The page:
One of the things about walking with Jesus for a long time is He allows you to be full of truth and grace. I remember how mercy just blindsided me that day, and I wept over those emails. You know what my spiritual response was? “Oh God, why? Why cancer? You healed it once. Why couldn’t You heal it again? Why? Why stillborn babies? And God, why blindness? Why?”

I went to my piano and just tried to process what I had read and felt and thought and prayed. As I was playing the piano, it was as if, in my mind’s eye, an image of the cross appeared. My questions transitioned from, “Why cancer and why blindness?” to “Why grace?” That’s what we really don’t deserve. Why forgiveness? Why peace? How dearly the spiritually elite, when we, as the broken man on the side of the road, have been given that which we don’t deserve.

It may not be well with your soul, but when you come to the cross, you’ll realize that God has made it well with your soul.

You may struggle with so many “what if’s” in your life, but when you come to the cross, you see what it is, and what it is is divinely unfair and amazingly equipping that you are able to walk with grace in this life. So don’t resist.

I know many of the women in this room have been to church, but I’m asking you this morning, “Have you been to the cross?”

(Jennifer singing)

When peace like a river attendeth my way. When sorrow’s like sea billows roll.
Whatever my lot, thou hast taught me say, “It is well. It is well with my soul.”

It is well, with my soul. It is well, it is well with soul.

My sin oh the bliss of this glorious thought. It was my sin not in part but the whole.
My sin was nailed to Your cross and I bear it no more. Praise the Lord, Praise the Lord Oh my soul.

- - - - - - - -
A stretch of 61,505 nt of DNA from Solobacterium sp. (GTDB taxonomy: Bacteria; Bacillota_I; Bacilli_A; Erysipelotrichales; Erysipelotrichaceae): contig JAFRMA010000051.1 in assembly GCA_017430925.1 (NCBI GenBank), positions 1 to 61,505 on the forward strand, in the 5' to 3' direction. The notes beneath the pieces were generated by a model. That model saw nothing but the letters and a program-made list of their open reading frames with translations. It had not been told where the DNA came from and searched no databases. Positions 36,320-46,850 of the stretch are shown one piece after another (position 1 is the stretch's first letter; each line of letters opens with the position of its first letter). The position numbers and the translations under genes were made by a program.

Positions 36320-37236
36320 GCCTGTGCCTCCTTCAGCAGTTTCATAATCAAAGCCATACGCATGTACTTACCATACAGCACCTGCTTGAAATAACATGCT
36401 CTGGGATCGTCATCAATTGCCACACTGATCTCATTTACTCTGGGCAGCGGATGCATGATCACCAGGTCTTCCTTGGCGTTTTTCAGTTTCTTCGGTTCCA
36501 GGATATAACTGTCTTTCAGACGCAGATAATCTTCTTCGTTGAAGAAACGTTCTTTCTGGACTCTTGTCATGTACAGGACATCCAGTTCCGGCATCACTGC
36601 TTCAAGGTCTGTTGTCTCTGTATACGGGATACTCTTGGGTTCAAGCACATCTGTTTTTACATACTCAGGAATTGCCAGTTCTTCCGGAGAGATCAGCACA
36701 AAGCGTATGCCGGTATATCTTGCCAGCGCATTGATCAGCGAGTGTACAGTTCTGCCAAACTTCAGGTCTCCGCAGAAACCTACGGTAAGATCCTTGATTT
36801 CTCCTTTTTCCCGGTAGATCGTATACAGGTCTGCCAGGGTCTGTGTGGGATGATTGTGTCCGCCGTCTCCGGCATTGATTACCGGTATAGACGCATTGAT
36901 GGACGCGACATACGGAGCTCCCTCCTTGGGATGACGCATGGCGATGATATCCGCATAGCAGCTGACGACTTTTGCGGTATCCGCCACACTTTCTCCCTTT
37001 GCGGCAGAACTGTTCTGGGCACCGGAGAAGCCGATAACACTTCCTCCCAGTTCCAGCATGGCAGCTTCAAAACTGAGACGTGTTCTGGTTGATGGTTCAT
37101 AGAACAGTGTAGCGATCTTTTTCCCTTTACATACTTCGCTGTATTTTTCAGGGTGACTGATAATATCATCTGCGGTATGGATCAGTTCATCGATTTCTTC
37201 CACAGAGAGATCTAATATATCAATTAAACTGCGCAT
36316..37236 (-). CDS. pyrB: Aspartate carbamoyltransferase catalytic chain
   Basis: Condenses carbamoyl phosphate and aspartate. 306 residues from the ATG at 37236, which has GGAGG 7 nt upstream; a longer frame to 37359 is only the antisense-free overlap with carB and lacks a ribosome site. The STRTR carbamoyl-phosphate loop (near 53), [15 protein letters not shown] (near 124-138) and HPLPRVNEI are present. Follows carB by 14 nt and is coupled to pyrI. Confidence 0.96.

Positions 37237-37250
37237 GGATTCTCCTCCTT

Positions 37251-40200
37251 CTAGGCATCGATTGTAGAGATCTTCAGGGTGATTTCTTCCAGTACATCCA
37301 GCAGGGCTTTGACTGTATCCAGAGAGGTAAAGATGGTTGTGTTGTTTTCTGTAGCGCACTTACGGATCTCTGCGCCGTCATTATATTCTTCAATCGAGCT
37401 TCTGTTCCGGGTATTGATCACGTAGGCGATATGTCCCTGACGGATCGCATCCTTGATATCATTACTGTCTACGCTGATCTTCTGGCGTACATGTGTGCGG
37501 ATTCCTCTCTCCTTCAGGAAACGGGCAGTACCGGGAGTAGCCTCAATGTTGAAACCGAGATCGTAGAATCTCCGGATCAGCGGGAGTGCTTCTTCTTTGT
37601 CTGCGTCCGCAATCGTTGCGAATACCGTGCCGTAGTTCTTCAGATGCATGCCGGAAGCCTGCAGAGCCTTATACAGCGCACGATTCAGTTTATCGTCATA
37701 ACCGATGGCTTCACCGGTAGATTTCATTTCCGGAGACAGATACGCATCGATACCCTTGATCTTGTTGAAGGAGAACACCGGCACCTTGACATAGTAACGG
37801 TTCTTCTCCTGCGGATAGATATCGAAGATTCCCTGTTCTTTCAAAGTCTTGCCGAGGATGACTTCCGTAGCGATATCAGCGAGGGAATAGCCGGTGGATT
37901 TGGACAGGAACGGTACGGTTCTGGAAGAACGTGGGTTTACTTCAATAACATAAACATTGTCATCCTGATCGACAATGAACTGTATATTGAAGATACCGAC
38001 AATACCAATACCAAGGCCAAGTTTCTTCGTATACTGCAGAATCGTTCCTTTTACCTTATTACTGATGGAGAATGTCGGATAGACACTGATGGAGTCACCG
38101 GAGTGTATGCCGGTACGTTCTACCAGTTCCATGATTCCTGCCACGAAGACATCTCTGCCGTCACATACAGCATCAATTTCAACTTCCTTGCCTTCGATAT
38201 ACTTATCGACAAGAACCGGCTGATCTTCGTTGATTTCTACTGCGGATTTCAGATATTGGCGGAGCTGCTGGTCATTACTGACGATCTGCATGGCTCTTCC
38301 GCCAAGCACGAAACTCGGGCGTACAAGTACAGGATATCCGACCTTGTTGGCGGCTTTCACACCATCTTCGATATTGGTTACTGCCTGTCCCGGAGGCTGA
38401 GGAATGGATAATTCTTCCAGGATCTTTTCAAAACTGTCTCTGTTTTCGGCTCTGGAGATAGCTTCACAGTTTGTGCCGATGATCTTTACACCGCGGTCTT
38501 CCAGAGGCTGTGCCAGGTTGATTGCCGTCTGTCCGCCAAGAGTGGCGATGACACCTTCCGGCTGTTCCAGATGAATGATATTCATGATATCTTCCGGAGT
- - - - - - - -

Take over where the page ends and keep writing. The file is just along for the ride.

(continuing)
Nancy: That’s the music of Jennifer Rothschild. Jennifer Rothschild spoke at the True Woman Conference in Chattanooga this past March and we’ve been listening to that powerful message about how we can experience God’s amazing grace and peace—even in the midst of the points of our greatest darkness and loss. If you missed any of this story, you can hear it at

The things that Jennifer shared out of her life in the message are basic truths we can tether our hearts to when life doesn’t work. It’s all about coming to trust God and His faithfulness more than we trust our own feelings, leaning on Him believing He has a purpose and a plan for our lives and that nothing can thwart that plan.

That’s the message we’re sharing with hundreds of thousands of women across this country and around the world day after day. It is a message that is changing lives. It is giving hope and encouragement and grace and perspective and it’s reconciling marriage. It’s helping people come to faith in Christ. It’s restoring relationships. The truth is so powerful, and it’s such a great privilege to be part of this ministry where we are seeing God transform lives in such a significant way.